So, in terms of cruise ships, we said very early on - and there was very specific advice given to Australians about cruise ships as early as mid-March - that people should reconsider whether they should go on cruise ships as part of the advice that came from the Prime Minister and the Minister for Foreign Affairs, as I recall. So, we've been clear in our advice. Most people have taken that advice on board and I think there are now only two cruise ships still in Australian waters, and none of those have passengers on them.

QUESTION:

I understand politicians are being briefed today about the contact tracing app you mentioned in your preamble. What is your pitch to the Australian public at this point? Obviously there is a great degree of scepticism about whether or not people are going to take up this technology?

PAUL KELLY:

Yeah. So the app, as I've spoken about before, is completely voluntary. It will be - and it could be as it comes on - a very useful tool to assist public health authorities in state health departments or local public health units to really much more rapidly and more completely perform the contact tracing function, which forms part of our quarantine and isolation of cases and contacts so that that spread of the virus will decrease in the community. Why is that important? It's important because if we can really get on top of that, it will allow us much more leeway to change these social distancing measures, which I'm sure we all want to see happen. So, my pitch, if you like, to the Australian people is please consider this. It's completely voluntary. I know that some people won't take it up and that's their decision. Our research so far appears that there is actually quite a lot of support for this app, as it is seen to be. And it is only about collecting that information about where you have been in contact with someone, only is used when someone with the app has a diagnosis of COVID-19. It is only going to be used by state or local public health officials. It will not be available to anyone else. And after 21 days, it's gone.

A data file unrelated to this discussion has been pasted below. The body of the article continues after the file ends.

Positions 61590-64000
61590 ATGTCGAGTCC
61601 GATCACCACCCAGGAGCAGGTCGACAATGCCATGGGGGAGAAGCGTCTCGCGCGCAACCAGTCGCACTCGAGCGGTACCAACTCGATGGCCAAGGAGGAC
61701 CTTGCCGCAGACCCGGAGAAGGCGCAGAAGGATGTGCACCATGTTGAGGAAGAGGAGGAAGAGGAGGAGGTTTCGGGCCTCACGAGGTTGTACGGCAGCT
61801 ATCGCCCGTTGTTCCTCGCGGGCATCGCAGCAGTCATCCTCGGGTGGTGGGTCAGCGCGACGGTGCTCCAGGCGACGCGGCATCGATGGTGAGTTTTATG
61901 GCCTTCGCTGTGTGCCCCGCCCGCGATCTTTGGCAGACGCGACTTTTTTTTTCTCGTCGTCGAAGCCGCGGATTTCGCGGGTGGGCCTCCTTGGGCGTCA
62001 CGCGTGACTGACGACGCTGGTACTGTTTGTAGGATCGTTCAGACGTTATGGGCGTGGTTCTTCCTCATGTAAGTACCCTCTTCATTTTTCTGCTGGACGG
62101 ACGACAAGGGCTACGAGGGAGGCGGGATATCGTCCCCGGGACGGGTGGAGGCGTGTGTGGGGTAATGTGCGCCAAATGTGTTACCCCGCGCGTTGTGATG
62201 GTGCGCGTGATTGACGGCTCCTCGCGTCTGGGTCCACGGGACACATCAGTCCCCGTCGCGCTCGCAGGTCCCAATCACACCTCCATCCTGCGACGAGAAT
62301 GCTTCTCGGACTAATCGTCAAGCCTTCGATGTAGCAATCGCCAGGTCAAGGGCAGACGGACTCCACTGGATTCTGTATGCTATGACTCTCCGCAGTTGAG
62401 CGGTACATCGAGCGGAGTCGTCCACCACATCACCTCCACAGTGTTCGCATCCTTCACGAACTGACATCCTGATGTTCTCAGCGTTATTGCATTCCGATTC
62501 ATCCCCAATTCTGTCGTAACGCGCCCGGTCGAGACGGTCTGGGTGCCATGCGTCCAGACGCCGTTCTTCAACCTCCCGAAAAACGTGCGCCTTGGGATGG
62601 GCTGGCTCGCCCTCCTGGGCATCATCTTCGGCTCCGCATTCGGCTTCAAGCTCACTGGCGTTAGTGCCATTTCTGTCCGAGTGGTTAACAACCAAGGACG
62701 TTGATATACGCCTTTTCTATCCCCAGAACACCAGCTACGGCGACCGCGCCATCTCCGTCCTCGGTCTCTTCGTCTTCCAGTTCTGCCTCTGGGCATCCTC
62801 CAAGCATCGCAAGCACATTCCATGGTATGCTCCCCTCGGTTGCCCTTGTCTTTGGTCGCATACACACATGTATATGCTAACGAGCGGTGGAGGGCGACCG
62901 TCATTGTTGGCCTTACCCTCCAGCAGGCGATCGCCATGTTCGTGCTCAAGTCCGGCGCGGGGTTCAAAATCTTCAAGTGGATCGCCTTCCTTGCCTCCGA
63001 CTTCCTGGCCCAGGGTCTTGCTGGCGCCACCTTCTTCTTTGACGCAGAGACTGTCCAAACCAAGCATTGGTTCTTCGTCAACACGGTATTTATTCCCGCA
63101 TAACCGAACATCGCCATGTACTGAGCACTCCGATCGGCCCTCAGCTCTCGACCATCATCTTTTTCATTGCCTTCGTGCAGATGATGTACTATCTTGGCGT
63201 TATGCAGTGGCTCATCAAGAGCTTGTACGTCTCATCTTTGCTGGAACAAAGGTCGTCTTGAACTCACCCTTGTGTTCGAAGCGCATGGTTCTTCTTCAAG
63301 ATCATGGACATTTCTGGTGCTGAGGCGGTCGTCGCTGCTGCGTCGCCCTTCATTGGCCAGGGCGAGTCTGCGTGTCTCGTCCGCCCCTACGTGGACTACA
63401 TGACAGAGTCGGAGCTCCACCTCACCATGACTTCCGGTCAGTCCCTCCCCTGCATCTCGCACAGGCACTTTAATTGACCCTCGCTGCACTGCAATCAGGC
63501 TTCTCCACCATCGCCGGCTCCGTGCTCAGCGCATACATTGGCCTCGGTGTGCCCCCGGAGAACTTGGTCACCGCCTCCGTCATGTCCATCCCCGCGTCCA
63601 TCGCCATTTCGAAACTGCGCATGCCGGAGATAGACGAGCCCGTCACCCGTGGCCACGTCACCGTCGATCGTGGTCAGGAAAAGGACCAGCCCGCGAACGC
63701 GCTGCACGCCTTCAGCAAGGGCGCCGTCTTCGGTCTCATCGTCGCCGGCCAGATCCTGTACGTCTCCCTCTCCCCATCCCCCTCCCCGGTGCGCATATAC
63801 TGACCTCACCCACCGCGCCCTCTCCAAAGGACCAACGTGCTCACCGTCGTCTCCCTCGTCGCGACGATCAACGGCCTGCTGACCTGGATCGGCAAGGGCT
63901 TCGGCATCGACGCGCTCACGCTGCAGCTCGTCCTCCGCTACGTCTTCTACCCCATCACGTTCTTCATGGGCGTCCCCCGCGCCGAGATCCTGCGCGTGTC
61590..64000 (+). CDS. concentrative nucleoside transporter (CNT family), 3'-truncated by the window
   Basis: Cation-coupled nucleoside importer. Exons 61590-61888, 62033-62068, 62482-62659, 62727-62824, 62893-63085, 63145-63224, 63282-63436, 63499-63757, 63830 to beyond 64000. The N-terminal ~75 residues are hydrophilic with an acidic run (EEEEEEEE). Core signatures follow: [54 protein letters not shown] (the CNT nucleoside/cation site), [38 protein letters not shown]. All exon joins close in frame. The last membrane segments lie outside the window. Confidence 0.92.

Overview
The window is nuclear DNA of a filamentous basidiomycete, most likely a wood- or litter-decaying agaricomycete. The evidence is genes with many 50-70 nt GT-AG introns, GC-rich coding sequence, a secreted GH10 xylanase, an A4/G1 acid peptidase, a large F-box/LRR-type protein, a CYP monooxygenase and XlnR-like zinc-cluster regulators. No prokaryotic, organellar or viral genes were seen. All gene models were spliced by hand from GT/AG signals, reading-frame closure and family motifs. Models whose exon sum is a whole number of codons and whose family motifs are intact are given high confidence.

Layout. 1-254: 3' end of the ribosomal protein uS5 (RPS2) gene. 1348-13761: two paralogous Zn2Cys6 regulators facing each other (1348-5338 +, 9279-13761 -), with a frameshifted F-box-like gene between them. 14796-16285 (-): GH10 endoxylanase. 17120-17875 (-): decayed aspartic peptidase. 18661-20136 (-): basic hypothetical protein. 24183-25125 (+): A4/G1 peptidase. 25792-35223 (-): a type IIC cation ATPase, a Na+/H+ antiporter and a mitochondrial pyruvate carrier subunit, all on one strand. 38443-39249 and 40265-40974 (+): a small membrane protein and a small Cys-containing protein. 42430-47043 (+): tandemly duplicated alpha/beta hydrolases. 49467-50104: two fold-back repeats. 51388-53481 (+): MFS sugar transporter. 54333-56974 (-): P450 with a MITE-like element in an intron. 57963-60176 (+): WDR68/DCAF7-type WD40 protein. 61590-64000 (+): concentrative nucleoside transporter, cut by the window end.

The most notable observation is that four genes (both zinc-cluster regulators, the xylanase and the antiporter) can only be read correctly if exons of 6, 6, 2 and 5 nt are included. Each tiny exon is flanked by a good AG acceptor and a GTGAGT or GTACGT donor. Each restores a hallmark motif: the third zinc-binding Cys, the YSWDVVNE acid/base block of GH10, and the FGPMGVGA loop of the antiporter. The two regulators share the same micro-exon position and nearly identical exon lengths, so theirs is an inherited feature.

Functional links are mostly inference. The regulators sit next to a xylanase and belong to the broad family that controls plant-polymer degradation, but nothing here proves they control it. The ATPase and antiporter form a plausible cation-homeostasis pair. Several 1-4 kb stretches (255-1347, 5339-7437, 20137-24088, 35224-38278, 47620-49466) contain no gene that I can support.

QUESTION:

And what research is that sorry, Professor? Are you able to expand? Is it focus grouping? How have you gauged community interest in it?

PAUL KELLY:

Yeah, so there's been a number of ways of doing that, both surveys and focus groups. So, yeah as I said, there's essentially three groups. I think there are people quite reasonably concerned about privacy concerns and other matters. For some people that is a complete game breaker and they are not going to even consider downloading it. Others when explained what the limitations of the app are and the privacy and data security and so forth, elements which are absolutely crucial to it, are persuaded towards the other group who are happy to do their part. They can see how it will help the effort more broadly. But also how it could protect themselves and their families by having that information about having been a contact much more quickly so that action can be taken.

QUESTION:

Just to clarify that then, does that research suggest we're going to reach the 40 per cent threshold for it to be really useful?

PAUL KELLY:

Look, anything more than zero is going to be useful. Obviously, the higher the number, the better. Whether we get to 40 per cent or higher or lower, that remains to be seen. I think this is completely voluntary, it will depend on how many people take up the app. And so I would certainly encourage all Australians to consider it, to think through for themselves, whether they would like to download that. And then to really understand when that information comes out later this week with more detail, whether it's for them, and if it's not for them, that's fine. That's their decision. Okay, thank you very much.